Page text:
In a fascinating article recently, “Are there really no good job applicants out there?” Catherine Rampell in Economix points out some interesting facts. In December 2012, three out of ten businesses surveyed by The National Federation of Independent Business reported they found few or no qualified applicants for open positions. You might think from that statistic that there is a shortage of available workers, hard to imagine when “there were more than 12 million unemployed workers per available job,” based on the latest Labor Department job openings data.
Rampell argues that if there is a shortage of workers you would think the businesses would be “bidding up wages to attract the few qualified workers who are out there.” Evidently not. According to the Bureau of Labor Statistics, average hourly earnings have fallen at the same time employers are complaining about a shortage of workers.
Evidently traditional supply and demand we learned in college no longer applies. Employers must be refusing to hire available workers if workers remain unemployed in the face of vacant positions. Employers are not offering higher wages as supply and demand would indicate.
We have heard this argument before. I am not telling you anything you do not know. Everyone knows someone who has been out of work for a while. People who have been unemployed for a while are highly frustrated about the situation.
Dan Toussant reports that employers he talks to are “less likely to consider applicants who are not working,” essentially freezing unemployed folks out of the job market. This can be puzzling to recruiters too.
The competition for attractive workers excludes 12 million unemployed people the pressure on the employers must not be sufficient to force them to increase wages to attract qualified workers. And since employers are not accessing qualified employees from among the unemployed, leaving positions vacant for a long time, those positions must not be very important to employers.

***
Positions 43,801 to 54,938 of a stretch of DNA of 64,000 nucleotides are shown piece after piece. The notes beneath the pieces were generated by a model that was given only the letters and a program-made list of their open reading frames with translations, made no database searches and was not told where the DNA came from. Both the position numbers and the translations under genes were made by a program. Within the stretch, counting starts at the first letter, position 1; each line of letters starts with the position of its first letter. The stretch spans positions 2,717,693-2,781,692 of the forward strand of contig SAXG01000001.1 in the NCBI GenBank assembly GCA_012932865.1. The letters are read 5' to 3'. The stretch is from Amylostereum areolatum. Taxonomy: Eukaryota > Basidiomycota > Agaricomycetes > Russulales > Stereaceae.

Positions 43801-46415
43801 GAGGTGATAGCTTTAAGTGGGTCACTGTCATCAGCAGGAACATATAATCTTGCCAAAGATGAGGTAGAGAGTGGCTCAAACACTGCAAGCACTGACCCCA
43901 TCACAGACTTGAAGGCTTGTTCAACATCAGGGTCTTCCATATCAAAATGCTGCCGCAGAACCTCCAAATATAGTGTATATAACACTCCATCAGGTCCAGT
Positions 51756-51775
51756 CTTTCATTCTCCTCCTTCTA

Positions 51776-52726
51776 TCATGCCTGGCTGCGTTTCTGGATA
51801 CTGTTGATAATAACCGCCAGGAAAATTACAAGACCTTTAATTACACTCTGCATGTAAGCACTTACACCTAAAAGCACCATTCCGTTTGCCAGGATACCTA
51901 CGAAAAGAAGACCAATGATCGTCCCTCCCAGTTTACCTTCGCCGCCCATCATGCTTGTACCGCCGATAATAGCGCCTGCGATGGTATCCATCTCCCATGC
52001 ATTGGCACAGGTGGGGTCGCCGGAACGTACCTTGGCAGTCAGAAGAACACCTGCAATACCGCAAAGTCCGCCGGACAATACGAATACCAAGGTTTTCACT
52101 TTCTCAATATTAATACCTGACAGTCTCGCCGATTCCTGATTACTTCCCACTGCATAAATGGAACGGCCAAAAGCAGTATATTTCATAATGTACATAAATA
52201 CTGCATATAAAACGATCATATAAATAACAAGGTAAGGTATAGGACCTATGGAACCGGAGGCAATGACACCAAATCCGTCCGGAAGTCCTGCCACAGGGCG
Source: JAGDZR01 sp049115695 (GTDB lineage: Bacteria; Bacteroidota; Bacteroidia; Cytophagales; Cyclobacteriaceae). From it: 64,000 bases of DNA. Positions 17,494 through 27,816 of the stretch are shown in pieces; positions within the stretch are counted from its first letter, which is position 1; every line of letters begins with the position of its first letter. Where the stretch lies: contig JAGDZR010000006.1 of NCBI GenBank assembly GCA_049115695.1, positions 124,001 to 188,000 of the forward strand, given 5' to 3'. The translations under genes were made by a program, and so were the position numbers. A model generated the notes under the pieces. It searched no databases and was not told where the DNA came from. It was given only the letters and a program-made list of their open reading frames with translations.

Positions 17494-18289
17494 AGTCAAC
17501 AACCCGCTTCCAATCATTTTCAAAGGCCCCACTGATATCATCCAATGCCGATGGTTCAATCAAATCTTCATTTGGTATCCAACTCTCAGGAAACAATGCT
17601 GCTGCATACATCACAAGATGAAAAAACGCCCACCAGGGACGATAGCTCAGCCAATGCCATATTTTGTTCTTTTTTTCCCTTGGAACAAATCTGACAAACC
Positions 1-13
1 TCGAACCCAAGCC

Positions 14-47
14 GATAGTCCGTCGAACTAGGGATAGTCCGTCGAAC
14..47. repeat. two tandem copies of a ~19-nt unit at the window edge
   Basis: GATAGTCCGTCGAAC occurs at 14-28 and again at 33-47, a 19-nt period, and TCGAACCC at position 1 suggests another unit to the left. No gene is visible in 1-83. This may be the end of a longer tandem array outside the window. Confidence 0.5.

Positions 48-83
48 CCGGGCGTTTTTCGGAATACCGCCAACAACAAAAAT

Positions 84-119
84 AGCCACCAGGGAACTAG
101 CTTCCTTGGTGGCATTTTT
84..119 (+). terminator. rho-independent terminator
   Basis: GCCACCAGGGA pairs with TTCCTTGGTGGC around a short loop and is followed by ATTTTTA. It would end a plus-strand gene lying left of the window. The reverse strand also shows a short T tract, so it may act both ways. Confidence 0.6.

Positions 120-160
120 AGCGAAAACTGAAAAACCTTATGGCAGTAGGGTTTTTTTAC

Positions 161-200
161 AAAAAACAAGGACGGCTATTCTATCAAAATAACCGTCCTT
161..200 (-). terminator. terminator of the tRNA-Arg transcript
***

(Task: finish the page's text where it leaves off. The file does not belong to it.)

We can complain about this situation all we want. What can you do about this if you are unemployed? Make yourself look like you are employed. Here are some tips:
- Consulting: Offer your services to companies, even at lower rates, to work on short projects in your specialty. You can put this on your resume as your current employment. If there are open positions then there is work that needs to be done. Get out there and offer yourself for consulting positions directly to employers.
- Temporary Employment: There are agencies that specialize in temporary employment for most professional fields.
- Volunteer: Offer your professional services to a local non-profit organization. You have the time. Put it to good work. Then adjust your resume to reflect that you are working. You know you are volunteering but you are also working.
- Start your own business: What have you always wanted to do? Is there a way to offer that service in your own business without spending money you don’t have while you are unemployed?
Most of these ideas have the added benefit of bringing in some money while you are unemployed. This might impact your unemployment benefits but this small disadvantage will be offset by making you appear to be employed so you are not overlooked by employers biased against people who are unemployed.
NEXT: How to talk about yourself while you are in transition